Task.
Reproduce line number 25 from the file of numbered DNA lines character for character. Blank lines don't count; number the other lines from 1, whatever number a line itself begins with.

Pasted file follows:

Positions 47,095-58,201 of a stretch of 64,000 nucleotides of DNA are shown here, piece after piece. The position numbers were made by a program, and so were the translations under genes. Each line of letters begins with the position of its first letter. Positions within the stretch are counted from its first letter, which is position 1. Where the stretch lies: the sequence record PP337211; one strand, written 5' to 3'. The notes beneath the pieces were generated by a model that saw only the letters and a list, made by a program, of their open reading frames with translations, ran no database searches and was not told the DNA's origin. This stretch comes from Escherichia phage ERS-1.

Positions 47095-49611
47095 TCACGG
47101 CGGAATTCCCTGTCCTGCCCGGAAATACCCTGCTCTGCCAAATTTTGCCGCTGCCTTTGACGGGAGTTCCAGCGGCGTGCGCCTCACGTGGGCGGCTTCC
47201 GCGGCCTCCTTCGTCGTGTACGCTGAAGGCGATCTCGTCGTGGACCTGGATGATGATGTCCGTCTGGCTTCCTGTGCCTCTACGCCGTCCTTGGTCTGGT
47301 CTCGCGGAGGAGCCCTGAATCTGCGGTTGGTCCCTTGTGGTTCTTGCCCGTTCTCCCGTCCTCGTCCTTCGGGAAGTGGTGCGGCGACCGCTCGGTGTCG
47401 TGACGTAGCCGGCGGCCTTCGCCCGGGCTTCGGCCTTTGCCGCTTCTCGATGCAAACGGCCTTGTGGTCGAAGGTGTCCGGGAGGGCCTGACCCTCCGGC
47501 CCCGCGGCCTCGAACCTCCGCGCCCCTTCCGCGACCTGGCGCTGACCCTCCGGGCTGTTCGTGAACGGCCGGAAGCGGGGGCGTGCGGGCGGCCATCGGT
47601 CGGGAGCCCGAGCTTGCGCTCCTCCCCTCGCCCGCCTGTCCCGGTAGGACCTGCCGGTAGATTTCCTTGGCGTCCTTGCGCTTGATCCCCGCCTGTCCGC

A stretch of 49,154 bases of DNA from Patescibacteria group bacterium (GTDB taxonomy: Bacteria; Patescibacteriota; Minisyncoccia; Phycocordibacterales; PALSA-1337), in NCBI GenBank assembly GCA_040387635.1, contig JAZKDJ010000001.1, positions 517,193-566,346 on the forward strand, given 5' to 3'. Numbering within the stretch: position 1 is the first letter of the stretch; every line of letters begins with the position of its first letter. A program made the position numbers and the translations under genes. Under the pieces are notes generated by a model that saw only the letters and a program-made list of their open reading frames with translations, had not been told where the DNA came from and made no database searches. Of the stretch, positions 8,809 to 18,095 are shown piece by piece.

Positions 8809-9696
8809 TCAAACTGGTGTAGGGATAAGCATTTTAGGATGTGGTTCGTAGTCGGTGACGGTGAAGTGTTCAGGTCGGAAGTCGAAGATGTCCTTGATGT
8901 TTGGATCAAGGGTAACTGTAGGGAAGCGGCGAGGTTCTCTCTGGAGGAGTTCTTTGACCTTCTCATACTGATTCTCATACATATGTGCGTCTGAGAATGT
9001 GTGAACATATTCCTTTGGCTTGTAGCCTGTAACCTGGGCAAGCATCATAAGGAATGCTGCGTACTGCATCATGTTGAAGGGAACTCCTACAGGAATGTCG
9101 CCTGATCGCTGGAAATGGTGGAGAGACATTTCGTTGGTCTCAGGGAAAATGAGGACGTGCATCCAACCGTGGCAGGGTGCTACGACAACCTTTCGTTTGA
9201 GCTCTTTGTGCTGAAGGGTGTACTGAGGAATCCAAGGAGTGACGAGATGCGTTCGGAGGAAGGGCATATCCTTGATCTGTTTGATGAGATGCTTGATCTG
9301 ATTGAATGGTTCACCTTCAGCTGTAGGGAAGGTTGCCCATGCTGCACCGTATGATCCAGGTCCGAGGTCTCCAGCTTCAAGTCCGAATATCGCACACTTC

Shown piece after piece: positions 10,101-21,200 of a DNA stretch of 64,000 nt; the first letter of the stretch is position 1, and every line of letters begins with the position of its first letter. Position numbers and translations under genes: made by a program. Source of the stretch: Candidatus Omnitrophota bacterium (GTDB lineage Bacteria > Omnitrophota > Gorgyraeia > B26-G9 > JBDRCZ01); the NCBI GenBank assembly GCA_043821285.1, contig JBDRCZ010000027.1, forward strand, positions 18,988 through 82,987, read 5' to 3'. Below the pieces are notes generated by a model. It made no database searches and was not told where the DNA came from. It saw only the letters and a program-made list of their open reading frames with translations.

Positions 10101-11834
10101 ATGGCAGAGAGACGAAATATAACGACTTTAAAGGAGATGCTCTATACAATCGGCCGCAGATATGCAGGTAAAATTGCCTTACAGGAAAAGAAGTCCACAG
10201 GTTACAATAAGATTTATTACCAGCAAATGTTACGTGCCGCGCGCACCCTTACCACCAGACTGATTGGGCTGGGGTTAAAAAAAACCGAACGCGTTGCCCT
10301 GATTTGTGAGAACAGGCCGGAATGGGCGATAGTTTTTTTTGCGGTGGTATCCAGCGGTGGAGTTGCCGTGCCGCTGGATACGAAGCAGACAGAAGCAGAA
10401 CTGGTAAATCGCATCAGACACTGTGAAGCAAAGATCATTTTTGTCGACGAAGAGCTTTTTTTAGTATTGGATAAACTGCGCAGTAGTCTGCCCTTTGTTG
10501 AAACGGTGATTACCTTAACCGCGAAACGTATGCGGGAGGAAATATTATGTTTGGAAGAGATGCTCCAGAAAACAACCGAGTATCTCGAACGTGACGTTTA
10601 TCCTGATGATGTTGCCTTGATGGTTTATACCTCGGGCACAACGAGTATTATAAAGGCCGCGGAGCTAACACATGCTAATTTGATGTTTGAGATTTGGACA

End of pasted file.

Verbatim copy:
10601 TCCTGATGATGTTGCCTTGATGGTTTATACCTCGGGCACAACGAGTATTATAAAGGCCGCGGAGCTAACACATGCTAATTTGATGTTTGAGATTTGGACA